Japan is now building the world’s fastest passenger train. The country is working on a system that will move at twice the speed of current bullet trains and cut journey times in half. It plans to cover these features with one fundamental concept of wheels. Through the use of magnetic levitation, these new trains will hover ten centimeters above the ground, eradicating the friction that comes from contact with the rails.
The country was the first among all other countries to develop high-speed rail, with the construction of the Tokaido Shinkansen line between Tokyo and Osaka in 1959. But then the Japanese people along with the rest of the world thought it would soon be outdated in an exciting new era of air travel.
Japanese engineers looked back in time to a technology that has actually been around since the early 1900s having magnetic levitation dubbed “maglev”. In fact, the trend of maglev trains dates back to the 1960s and the world’s first commercial line has been in operation since 2004.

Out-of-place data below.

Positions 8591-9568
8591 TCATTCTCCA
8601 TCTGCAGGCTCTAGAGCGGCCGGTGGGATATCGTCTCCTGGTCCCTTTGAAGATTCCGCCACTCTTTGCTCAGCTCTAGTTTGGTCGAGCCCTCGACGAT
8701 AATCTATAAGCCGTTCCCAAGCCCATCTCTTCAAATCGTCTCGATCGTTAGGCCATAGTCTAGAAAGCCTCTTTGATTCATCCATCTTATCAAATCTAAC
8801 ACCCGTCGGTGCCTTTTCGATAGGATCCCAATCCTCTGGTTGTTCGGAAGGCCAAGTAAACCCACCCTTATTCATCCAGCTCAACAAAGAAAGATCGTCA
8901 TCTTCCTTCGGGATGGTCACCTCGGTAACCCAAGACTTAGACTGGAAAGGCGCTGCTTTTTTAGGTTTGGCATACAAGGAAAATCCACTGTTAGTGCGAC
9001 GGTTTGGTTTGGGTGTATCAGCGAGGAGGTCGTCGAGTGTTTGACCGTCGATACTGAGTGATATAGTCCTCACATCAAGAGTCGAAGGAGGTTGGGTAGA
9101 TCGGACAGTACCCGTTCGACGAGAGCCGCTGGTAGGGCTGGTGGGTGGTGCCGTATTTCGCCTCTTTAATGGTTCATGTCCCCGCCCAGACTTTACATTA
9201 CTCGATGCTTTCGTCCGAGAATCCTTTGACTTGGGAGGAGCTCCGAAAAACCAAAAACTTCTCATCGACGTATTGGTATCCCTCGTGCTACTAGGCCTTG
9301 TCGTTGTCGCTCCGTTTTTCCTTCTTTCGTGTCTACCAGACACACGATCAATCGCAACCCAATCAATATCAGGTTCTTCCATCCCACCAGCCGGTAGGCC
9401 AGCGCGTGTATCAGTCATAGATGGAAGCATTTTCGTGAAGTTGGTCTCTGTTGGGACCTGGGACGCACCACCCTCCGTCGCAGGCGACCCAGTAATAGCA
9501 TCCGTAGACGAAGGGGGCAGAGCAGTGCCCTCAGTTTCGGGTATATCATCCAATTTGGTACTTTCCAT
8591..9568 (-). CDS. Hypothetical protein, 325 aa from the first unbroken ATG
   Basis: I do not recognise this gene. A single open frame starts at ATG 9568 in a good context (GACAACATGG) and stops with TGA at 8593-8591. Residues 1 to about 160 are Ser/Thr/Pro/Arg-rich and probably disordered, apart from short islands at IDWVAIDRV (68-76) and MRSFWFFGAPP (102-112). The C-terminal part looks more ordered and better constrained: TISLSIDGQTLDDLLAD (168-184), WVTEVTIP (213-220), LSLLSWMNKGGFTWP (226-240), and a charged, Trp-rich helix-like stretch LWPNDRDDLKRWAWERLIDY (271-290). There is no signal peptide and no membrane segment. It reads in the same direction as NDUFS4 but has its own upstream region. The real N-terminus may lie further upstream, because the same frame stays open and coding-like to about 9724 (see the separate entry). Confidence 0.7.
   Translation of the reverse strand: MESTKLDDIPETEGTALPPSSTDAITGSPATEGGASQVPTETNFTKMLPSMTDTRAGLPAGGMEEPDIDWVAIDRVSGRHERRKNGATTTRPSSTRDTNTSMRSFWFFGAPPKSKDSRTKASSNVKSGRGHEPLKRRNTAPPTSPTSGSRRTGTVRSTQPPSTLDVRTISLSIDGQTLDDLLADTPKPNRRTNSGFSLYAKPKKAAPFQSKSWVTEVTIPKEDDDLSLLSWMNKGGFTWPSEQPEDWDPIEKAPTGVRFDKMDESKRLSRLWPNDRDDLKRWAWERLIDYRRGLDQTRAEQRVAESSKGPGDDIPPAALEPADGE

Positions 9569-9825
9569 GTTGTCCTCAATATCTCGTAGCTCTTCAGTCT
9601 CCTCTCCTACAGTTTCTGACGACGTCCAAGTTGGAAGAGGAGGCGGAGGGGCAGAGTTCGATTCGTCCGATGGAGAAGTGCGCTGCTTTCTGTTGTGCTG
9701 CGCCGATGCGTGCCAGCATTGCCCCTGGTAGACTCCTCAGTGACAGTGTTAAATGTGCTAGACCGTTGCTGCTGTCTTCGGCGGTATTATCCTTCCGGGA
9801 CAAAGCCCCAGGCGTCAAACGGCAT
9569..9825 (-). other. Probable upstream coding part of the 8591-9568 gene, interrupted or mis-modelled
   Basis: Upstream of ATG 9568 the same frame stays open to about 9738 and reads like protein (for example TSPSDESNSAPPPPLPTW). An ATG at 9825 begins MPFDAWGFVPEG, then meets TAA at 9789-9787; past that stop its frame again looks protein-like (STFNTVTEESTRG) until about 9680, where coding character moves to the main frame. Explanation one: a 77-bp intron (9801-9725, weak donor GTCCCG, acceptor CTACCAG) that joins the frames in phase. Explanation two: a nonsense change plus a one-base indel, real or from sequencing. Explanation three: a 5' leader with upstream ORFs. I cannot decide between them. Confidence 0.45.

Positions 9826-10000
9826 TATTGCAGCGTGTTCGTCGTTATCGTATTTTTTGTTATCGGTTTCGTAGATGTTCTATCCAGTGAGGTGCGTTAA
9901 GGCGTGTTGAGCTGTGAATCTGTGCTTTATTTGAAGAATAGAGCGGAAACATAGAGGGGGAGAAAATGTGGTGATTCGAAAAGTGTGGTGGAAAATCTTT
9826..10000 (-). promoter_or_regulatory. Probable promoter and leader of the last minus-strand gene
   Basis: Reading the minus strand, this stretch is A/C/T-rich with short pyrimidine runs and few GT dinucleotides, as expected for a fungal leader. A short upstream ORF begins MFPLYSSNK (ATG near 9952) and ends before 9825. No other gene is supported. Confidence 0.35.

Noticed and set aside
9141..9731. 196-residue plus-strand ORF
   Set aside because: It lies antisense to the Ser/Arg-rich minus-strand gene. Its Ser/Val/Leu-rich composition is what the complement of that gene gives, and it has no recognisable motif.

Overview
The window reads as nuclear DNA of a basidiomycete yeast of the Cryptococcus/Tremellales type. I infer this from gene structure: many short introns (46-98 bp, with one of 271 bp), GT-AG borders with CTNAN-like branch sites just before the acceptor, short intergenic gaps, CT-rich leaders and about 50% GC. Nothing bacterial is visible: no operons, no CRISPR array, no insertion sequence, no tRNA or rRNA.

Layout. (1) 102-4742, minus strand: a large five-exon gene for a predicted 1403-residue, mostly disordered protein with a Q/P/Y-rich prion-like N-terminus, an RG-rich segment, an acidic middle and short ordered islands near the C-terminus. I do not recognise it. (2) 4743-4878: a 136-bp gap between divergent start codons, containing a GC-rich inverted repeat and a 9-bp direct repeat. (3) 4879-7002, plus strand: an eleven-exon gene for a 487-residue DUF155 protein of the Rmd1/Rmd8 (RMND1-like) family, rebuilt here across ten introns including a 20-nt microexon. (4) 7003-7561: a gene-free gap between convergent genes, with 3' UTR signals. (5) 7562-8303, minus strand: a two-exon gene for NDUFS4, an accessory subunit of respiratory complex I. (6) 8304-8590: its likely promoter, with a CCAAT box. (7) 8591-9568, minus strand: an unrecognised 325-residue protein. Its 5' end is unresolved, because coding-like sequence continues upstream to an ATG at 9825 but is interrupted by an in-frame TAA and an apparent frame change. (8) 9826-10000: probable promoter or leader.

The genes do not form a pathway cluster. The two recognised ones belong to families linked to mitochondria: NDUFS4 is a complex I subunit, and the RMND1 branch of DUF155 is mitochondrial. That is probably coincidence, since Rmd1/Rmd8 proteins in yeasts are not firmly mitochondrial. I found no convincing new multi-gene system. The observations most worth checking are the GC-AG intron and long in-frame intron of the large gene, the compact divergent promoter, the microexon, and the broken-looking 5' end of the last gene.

The central Japan Railway Company has modernized the technology using superconducting magnets. Electromagnets are cooled to -269 degrees, permitting trains to levitate higher above the tracks, but trains have to move at speed before the magnets come in. Once the train reaches 150 kilometers an hour by itself, magnetic levitation kicks in, and the carriage is lifted off its rubber wheels.
The train then operates with a set of coils in the track, one used to levitate its mass, and the other one to propel it forward. Now, carriages can travel at incredible speeds without wheels. Moreover, the trains are autonomous. These are controlled by the track. The Tokyo to Nagoya line has been under construction since 2014 and is likely to open in 2027. Extension linking Tokyo to Osaka will begin to be built afterward and open as early as 2037.
Here is the full story about Japan’s gamble on levitating bullet trains: